For years, the cutting edge technology for DNA sequencing
has involved mincing DNA up into tiny pieces. Even as sequencing has gotten faster and cheaper, each new process has relied on chopping the DNA up to be analyzed, because, although this process can introduce errors in the readout and can be expensive, it was still the best we had. Now, technology unveiled at a recent conference in Florida could mean that the age of slicing and dicing is over, thanks to something called a nanopore. A nanopore is a ring of proteins, made by a bacterium, through which DNA can be threaded, like a string through a bead. In the method of DNA sequencing just debuted by Oxford Nanopore Technologies
, long, intact strands of DNA are shunted through nanopores on a chip, and the electrical conductivity of each nucleic acid as it comes through the pore lets scientists tell which DNA "letter" it is---A, T, G, or C. A long strand of DNA analyzed this way, importantly, isn't destroyed, so it can be reanalyzed, and errors introduced in processes that use chopping are also avoided. Using such basic physical laws to deduce a DNA sequence is a simple, elegant solution to a tough problem. That's perhaps why nanopore sequencing methods have attracted some significant investment in recent years: the UN National Human Genome Research Institute had, by 2008, given $40 million to groups pursuing nanopore sequencing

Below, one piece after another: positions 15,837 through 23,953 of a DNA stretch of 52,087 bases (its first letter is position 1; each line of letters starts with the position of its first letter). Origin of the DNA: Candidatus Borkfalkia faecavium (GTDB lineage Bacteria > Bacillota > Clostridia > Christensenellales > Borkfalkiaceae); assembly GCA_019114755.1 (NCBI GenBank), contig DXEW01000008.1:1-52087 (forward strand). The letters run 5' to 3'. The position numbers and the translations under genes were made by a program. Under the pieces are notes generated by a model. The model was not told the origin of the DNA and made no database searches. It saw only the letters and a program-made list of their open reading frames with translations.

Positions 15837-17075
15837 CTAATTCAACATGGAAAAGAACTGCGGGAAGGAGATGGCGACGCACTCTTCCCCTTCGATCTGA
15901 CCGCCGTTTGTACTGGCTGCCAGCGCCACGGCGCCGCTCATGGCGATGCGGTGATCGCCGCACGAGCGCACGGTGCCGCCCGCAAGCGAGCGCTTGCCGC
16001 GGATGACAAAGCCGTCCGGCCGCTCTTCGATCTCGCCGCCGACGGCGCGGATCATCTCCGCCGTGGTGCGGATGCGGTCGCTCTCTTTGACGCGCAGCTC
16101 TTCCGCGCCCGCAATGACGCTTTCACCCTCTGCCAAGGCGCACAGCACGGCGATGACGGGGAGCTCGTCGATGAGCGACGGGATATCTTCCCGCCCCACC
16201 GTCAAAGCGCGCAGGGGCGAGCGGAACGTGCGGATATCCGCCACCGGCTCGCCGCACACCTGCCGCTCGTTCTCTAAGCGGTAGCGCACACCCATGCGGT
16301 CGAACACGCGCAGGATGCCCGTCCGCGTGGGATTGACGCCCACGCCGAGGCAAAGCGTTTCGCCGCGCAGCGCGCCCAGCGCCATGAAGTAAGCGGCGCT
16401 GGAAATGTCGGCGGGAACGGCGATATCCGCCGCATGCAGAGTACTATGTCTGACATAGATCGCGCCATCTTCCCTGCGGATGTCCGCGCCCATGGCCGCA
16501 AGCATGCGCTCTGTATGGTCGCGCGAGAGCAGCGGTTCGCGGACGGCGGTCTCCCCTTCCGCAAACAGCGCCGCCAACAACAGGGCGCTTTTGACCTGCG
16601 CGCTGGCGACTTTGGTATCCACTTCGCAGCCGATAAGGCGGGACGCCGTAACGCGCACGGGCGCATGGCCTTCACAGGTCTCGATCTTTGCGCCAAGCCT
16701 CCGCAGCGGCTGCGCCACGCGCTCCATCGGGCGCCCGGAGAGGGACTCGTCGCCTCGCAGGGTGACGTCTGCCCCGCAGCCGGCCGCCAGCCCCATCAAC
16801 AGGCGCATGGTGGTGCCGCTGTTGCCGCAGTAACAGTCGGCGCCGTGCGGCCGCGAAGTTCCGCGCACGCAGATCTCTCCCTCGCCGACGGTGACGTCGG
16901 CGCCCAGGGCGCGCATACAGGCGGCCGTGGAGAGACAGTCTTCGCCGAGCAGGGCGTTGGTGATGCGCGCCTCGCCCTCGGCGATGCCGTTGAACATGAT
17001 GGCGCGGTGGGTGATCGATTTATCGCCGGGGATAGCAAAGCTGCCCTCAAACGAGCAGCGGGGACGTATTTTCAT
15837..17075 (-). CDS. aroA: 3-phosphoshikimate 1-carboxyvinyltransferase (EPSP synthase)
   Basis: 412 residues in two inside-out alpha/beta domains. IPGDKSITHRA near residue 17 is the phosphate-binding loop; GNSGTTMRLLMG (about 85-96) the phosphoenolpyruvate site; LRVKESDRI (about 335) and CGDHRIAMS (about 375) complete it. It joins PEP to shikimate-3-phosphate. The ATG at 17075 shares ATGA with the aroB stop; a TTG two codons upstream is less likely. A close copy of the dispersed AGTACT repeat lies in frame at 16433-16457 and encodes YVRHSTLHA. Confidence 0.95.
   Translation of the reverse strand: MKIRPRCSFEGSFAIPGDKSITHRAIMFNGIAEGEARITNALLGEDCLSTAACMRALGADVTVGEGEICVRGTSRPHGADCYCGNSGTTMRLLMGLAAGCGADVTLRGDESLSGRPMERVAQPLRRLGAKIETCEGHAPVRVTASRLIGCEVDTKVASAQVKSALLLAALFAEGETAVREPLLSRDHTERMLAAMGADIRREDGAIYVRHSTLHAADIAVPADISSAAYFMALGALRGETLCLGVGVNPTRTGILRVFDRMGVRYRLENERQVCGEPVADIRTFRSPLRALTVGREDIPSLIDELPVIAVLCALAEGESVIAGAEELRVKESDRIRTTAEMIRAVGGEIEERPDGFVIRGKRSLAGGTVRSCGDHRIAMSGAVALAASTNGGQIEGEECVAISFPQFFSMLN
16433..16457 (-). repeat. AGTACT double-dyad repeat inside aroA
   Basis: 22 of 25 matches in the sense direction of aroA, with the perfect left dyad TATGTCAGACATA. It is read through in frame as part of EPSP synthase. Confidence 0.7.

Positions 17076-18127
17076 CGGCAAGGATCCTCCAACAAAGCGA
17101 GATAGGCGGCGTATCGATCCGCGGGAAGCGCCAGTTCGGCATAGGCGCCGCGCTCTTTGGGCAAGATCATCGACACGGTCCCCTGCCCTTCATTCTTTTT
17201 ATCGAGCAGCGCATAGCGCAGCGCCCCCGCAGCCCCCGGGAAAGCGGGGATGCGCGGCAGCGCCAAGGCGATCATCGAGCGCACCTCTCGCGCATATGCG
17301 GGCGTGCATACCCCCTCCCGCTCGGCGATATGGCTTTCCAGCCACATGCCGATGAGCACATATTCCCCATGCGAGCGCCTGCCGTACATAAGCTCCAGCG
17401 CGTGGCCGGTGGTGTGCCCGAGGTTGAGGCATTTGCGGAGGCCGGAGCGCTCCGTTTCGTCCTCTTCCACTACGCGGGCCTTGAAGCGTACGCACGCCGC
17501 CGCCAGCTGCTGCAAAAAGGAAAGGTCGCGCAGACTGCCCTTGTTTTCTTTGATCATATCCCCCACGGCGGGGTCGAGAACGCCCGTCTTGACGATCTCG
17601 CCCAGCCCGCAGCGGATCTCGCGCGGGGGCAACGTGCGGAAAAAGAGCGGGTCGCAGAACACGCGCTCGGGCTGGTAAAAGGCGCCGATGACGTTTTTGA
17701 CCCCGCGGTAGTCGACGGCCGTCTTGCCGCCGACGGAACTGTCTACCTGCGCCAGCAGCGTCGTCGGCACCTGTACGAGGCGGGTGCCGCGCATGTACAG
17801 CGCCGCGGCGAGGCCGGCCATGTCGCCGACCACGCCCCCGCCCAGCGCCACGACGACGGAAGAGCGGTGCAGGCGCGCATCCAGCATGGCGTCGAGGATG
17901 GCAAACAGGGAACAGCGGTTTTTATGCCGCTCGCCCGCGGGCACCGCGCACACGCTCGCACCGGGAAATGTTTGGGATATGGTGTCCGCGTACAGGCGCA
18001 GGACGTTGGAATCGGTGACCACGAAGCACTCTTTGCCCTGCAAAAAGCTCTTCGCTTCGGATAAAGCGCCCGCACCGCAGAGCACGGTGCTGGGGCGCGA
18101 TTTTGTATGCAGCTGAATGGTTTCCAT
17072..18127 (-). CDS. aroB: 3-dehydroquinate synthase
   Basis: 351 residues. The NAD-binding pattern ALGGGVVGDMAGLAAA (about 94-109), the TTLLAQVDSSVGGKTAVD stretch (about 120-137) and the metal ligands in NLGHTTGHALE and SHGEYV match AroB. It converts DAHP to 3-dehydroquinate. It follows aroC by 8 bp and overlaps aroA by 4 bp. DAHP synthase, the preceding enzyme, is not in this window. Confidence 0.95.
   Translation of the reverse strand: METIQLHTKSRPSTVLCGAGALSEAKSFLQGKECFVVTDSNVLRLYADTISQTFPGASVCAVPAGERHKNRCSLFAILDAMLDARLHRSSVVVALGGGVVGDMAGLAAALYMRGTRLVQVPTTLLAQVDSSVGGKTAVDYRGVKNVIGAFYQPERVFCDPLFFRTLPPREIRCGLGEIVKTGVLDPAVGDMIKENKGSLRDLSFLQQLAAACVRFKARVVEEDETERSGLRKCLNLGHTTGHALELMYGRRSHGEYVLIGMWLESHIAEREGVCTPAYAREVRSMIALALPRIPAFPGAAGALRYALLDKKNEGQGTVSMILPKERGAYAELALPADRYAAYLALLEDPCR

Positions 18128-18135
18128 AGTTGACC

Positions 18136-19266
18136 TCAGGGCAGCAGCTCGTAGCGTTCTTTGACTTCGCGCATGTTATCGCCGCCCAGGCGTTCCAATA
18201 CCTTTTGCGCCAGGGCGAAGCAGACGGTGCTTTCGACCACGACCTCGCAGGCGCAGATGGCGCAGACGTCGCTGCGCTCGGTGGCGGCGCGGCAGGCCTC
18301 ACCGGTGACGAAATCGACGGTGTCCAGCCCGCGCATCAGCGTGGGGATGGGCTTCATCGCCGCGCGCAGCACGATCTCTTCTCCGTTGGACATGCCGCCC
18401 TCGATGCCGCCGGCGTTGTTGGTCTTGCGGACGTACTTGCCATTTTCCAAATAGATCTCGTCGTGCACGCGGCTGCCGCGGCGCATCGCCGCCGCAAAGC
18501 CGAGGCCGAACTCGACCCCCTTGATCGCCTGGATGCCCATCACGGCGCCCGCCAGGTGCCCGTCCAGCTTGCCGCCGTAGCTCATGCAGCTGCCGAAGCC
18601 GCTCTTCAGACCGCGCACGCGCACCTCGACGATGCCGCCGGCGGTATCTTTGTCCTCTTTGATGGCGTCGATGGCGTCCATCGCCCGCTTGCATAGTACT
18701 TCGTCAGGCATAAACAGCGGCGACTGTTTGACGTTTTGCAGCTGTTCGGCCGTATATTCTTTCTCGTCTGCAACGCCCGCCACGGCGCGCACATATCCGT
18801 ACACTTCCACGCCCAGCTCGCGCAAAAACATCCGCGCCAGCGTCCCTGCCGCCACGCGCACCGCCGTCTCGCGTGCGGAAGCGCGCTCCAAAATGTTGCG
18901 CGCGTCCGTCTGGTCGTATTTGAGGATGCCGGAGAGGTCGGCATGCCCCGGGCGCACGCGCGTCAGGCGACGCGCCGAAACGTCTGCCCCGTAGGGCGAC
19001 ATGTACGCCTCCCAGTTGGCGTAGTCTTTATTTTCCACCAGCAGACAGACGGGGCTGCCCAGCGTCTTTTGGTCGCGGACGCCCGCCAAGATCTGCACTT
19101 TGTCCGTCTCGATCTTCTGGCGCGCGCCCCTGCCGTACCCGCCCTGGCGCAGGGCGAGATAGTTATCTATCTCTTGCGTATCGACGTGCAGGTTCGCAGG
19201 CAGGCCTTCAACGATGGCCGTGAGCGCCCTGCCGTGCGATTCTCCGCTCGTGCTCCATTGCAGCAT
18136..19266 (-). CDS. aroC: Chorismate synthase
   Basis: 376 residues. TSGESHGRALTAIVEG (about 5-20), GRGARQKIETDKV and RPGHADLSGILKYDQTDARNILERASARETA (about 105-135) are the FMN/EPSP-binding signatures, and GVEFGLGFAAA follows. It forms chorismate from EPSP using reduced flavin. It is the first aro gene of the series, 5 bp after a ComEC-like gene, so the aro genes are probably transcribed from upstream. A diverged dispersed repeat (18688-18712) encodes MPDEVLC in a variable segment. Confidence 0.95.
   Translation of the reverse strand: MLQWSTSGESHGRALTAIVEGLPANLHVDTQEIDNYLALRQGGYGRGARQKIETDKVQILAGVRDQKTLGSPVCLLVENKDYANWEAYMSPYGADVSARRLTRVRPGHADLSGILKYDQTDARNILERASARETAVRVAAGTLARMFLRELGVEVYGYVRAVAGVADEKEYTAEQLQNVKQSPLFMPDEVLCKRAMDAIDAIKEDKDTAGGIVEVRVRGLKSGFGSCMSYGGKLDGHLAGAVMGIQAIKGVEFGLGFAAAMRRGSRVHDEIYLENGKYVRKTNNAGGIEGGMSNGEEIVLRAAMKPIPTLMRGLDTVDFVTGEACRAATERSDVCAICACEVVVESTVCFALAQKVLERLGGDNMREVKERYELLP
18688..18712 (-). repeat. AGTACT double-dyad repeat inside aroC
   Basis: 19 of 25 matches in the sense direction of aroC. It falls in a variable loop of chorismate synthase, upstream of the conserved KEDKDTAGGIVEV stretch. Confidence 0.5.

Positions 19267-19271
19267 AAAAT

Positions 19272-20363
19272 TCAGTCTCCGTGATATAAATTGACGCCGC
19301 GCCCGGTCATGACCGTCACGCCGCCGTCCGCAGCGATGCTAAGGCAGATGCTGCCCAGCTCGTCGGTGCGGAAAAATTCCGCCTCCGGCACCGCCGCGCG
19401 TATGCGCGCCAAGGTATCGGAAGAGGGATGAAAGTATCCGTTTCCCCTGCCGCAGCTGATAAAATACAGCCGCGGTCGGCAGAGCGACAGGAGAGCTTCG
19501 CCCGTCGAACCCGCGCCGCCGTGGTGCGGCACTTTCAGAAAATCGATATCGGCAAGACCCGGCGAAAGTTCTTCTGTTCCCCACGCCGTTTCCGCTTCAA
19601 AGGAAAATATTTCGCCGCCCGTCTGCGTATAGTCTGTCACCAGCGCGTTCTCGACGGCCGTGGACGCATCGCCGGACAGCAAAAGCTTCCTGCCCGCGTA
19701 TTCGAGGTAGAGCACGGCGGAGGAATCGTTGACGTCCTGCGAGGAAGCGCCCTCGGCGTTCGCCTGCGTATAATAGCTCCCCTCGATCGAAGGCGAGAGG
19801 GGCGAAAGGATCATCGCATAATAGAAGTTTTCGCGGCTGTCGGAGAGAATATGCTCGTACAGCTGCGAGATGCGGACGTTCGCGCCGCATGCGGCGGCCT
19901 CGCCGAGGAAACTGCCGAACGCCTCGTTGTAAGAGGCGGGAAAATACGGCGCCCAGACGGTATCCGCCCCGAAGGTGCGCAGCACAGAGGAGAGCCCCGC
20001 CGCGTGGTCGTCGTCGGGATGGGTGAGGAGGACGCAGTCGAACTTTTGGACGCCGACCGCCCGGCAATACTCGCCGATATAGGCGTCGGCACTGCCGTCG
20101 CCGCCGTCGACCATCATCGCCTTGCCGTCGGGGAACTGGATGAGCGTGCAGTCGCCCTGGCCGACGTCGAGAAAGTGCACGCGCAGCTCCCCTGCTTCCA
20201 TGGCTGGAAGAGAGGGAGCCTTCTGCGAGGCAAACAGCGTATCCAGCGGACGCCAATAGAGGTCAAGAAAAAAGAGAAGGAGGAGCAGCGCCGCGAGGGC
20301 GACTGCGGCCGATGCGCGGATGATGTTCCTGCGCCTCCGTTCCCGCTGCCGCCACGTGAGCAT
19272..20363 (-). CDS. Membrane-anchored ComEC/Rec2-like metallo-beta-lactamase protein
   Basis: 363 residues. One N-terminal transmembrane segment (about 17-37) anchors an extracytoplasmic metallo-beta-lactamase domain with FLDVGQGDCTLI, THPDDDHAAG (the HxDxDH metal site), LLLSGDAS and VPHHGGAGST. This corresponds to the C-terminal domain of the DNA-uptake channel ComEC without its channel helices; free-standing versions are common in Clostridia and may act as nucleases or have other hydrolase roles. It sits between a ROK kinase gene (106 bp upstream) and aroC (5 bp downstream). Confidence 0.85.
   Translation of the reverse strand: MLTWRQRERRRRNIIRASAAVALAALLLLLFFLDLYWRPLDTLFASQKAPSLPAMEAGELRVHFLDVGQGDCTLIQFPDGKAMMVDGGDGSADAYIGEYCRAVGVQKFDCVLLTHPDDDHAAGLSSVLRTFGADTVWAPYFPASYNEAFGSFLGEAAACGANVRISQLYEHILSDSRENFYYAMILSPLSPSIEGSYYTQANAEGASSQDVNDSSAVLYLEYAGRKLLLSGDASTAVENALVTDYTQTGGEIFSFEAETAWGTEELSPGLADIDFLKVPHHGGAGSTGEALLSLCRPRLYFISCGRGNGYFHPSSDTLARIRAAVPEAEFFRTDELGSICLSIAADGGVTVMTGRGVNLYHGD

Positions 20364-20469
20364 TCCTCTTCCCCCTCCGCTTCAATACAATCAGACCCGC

. Oxford Nanopore's presentation featured two devices they hope to start selling later this year: the GridION, which is a heavy-duty lab device that could theoretically sequence a human genome in 15 minutes and which they used to produce a sample viral genome sequence, and the MiniION, which is the size of a USB stick, will cost $900, and should be able to sequence a human genome in 6 hours and tiny viral and bacterial genomes in seconds. That's very, very fast and very cheap---cheap enough that even curious hobbyists might be able to indulge. An important caveat: Though these devices promise to eliminate the errors brought about by chopping DNA up for analysis, they still currently have an error rate that is four times that of current techniques, perhaps because they still aren't quite sensitive enough to fulfill nanopore sequencing's promise, though the coverage of the company's presentation doesn't go into detail. But the company plans to have the error rate down to an acceptable level by the time the devices go to market. If Oxford Nanopore can bring accuracy up, and maintain it as they try to sequence larger and larger genomes, DNA sequencing companies with more expensive techniques may be looking at some serious competition. Scientists are genuinely, if cautiously, excited by what they've seen of Oxford Nanopore's work. “I think it is all credible,” Chad Nusbaum, co-director of the Genome Sequencing and Analysis Program at the Broad Institute in Cambridge, Massachusetts, told Nature News
. “I would bet they are even underplaying it because they don't want to risk overpromising.” For scientists talking about biotech, that's pretty hopeful phrasing.